Thursday, February 14, 2008

1957: first independent black sub-Sahara nation

Gold Coast was a British colony on the Gulf of Guinea in west Africa that became the independent nation of Ghana in 1957.

The first Europeans to arrive at the coast were the Portuguese, in 1471. They encountered a variety of African kingdoms some of whom controlled substantial deposits of gold. In 1482, the Portuguese built the Castle of Elmina, the first European settlement on the Gold Coast, where they traded slaves, gold, knives, beads, mirrors, rum and guns.

Eventually, English, Dutch, Danish, German and Swedish traders arrived and built forts along the coastline. The Gold Coast was formed in 1821 when the British government seized privately held lands along the coast. Gold Coast had long been a name for the region used by Europeans, due to the large gold resources to be found in the area, although slave trade was the principal exchange for a number of years. In 1872, the Dutch lost interest in the coast and gave up their forts to the British.

Britain steadily expanded the colony through the invasion of local kingdoms, the Ashanti Confederacy and other European countries which had colonies in the region.

Britain's main problem was the Ashanti people, who controlled much of Ghana before the Europeans arrived and are still today the biggest community in Ghana. During the First Anglo-Ashanti war (1863-1864) the two groups fought because of a disagreement over an Ashanti chief and slavery.

Tensions increased in 1874 during the Second Asanti War (1873-1874) when the British sacked the Ashanti capital of Kumasi. The third Asanti War(1893-1894) occurred because the new Ashanti ruler wanted to use his power. From 1895-1896 the British and Ashanti fought in the fourth and final Ashanti War, where the Ashanti fought for and lost their independence.

In 1900 the Ashanti Uprising occurred and resulted in the Ashanti capture and, shortly after, loss of Kumasi. This was due to an attempt to steal the Ashanti throne. At the end of this last Ashanti War, the Ashanti people became a protectorate in 1902.

By 1901, all of the Gold Coast was a British colony, with its kingdoms and tribes forming a single unit. Various natural resources — such as gold, metal ores, diamonds, ivory, pepper, timber, corn and cocoa — were shipped from the Gold Coast by the British. The British coloniserz built railways and a complex transport infrastructure which formed the basis for the transport infrastructure in modern-day Ghana. Western hospitals and schools were also built, an attempt by the British to export what were then modern day amenities to the people of the Empire.

However, by 1945, demands for more autonomy by the Gold Coast population were beginning to arise, in the wake of the end of the Second World War and the beginnings of the decolonisation process across the world.

By 1956, British Togoland, the Ashanti protectorate, and the Fante protectorate were merged with the Gold Coast to create one colony, which became known as the Gold Coast. In 1957 the colony gained independence under the name of Ghana, the first independent black sub-Sahara nation on the continent.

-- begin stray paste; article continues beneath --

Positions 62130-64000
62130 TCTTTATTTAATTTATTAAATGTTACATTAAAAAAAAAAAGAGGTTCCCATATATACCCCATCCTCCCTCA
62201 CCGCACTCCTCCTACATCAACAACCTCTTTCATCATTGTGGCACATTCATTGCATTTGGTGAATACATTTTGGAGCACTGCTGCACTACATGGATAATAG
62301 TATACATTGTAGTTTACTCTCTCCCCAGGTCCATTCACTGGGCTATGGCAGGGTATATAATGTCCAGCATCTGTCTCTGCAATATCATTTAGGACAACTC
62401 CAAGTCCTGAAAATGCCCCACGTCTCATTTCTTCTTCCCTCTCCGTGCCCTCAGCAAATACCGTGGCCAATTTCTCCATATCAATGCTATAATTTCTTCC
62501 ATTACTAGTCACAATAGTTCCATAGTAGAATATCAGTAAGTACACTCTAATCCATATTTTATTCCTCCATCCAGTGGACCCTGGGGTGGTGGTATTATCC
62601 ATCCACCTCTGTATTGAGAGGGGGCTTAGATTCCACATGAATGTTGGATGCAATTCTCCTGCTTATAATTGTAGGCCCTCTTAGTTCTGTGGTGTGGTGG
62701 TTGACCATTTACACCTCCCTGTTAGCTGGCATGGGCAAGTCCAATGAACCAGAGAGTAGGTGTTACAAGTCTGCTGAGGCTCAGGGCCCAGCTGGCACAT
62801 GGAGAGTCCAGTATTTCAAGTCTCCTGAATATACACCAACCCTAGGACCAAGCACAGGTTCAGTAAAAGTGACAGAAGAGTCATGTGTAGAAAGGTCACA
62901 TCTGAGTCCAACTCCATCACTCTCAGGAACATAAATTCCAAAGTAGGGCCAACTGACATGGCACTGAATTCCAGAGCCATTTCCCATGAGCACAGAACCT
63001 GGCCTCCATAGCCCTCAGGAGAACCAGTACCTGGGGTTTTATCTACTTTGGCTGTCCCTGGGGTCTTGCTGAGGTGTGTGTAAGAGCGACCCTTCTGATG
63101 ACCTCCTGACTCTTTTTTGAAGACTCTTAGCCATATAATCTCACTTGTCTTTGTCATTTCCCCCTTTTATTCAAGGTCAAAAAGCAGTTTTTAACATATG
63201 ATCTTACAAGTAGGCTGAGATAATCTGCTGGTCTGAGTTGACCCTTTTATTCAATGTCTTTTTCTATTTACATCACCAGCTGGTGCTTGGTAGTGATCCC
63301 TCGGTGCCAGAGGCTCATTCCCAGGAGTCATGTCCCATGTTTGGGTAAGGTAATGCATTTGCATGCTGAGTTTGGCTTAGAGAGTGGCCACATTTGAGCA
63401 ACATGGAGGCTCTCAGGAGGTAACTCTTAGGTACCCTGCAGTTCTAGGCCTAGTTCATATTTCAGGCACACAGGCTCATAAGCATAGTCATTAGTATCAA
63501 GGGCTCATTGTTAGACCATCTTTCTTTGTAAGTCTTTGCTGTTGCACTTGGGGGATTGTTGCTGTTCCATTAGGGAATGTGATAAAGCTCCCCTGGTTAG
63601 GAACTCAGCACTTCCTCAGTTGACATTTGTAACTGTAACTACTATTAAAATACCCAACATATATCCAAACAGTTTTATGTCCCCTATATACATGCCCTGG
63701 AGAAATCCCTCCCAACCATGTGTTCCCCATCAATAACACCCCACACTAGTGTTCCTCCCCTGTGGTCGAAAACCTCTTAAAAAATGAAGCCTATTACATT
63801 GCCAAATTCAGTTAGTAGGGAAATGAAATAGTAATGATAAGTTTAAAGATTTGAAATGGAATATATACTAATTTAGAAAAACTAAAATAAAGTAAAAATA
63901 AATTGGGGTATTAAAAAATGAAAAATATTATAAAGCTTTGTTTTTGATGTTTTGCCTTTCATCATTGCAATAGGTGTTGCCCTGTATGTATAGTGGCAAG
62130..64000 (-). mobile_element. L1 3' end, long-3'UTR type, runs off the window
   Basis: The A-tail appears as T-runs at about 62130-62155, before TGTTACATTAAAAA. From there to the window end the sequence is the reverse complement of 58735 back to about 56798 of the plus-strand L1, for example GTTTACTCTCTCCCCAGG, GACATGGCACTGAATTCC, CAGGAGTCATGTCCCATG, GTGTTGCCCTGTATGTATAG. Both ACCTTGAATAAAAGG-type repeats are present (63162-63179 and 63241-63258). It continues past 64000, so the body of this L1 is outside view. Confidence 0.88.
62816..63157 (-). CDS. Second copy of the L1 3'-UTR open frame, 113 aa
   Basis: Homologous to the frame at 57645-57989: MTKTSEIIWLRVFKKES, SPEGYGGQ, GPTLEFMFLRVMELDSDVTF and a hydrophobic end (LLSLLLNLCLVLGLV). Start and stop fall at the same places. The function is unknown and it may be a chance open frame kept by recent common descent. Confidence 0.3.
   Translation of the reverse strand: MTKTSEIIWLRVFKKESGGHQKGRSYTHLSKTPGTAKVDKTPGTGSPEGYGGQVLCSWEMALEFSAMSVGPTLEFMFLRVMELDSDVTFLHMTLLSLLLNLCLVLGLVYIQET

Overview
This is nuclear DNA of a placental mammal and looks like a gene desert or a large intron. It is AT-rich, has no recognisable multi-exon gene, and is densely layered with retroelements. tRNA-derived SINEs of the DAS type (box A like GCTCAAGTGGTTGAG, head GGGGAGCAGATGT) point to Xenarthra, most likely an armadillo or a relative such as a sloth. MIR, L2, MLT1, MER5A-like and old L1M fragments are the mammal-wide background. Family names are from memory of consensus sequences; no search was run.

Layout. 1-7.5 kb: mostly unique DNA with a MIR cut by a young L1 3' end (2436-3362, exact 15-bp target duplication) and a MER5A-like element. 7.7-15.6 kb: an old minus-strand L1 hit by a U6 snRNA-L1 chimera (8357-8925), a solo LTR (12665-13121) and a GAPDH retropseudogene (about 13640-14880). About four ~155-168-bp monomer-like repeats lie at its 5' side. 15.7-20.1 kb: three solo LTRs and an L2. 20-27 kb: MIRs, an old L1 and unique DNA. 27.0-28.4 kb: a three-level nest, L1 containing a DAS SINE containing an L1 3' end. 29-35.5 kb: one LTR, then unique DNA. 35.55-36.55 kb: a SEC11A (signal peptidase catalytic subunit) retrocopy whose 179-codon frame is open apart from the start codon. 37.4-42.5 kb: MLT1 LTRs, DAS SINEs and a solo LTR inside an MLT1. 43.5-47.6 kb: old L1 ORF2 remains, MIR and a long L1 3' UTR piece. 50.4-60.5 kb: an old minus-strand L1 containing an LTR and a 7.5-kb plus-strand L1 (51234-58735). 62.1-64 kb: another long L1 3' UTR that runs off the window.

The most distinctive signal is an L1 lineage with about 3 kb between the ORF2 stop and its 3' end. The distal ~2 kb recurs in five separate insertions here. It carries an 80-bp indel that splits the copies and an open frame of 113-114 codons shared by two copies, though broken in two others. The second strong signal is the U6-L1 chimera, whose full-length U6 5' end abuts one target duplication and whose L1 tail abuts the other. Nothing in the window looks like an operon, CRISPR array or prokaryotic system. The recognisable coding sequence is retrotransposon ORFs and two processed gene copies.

After a chekered independent history, punctuated by a spate of military takeovers known locally as "booms", Ghana stands as one of Africa's most respected democracies - an enviable status in a region racked by coups and wars. As Ghana turned independent, the first president Kwame Nkrumah told his fellow citizens: "Ghana, your beloved country, is free forever."

Many Ghanaians see peace as the country's greatest achievement today - that and the fact their country gave the world former United Nations Secretary-General Kofi Annan.

Ghana's 1957 breakout from colonialism triggered a wave of independence movements and liberation struggles that changed the map of the African continent. In less than two decades, the patchwork of colonial dominions carved up by European powers at the end of the 19th century became a group of new states.

But Nkrumah's dream for a new Africa, strong, free and prosperous, rapidly turned sour in Ghana as his personalized rule led to persecution of opponents and his profligate spending brought the country's once-rich economy to collapse. He was overthrown in a coup in 1966 - one of a spate of military takeovers that rippled across the continent and stained independence dreams with bloodshed.

Ghana stumbled from coup to coup until Jerry Rawlings, himself a leader of two "booms" in 1979 and 1981, restored democratic elections in 1992. Present President John Kufuor, who was elected in 2000, is due to stand down at elections in 2008.

For many Ghana citizans, the nation's greatest failing has been the slow pace of economic development. Some do not have water and electricity at home.

Compared with many struggling West African economies, Ghana can boast steady growth, low inflation, and rising gold and cocoa output that has attracted foreign investors. But its achievements pale when compared with South Asian economies, such as Malaysia and South Korea, that it saw as equals in the 1950s. (info from Wikipedia and

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